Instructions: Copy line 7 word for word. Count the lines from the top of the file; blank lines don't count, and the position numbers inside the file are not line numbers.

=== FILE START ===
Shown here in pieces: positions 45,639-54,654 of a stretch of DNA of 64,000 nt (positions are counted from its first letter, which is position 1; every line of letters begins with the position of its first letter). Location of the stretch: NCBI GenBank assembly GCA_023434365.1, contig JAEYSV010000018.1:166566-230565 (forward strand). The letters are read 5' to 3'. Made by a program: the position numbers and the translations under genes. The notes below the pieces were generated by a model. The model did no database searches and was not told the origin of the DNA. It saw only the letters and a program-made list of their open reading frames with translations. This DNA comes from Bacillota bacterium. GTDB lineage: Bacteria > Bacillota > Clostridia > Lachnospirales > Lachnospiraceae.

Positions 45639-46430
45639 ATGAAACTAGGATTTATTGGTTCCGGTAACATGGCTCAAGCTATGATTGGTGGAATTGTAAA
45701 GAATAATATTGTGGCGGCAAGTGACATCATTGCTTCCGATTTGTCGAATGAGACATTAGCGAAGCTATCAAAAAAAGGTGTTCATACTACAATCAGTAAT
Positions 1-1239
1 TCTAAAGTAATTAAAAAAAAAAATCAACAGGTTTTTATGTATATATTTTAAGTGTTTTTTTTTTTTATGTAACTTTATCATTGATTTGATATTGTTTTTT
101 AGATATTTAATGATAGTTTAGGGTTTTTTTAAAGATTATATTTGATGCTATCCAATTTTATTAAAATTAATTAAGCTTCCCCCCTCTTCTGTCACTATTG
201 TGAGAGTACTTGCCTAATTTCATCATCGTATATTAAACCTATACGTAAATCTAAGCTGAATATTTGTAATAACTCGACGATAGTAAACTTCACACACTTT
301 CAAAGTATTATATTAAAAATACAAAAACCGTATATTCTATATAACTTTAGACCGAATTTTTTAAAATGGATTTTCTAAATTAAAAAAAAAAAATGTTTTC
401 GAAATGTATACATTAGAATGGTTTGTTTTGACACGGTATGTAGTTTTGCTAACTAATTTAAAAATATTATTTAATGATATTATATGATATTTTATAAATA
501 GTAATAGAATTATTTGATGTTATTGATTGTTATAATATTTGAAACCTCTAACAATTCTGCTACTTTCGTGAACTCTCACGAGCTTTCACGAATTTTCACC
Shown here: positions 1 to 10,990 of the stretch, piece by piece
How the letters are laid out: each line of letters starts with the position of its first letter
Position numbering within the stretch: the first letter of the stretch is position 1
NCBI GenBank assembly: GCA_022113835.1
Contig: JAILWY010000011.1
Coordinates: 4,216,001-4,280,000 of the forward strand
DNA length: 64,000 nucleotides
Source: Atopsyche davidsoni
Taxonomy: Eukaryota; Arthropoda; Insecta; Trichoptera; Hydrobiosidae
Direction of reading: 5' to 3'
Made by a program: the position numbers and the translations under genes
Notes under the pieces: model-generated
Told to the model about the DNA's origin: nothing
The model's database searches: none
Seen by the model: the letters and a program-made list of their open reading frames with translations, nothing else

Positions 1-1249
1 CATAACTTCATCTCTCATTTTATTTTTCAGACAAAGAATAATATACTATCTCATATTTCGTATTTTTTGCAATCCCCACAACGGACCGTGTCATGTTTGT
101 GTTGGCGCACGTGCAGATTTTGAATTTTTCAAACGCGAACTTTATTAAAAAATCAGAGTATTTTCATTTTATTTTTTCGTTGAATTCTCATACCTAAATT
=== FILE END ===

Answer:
101 AGATATTTAATGATAGTTTAGGGTTTTTTTAAAGATTATATTTGATGCTATCCAATTTTATTAAAATTAATTAAGCTTCCCCCCTCTTCTGTCACTATTG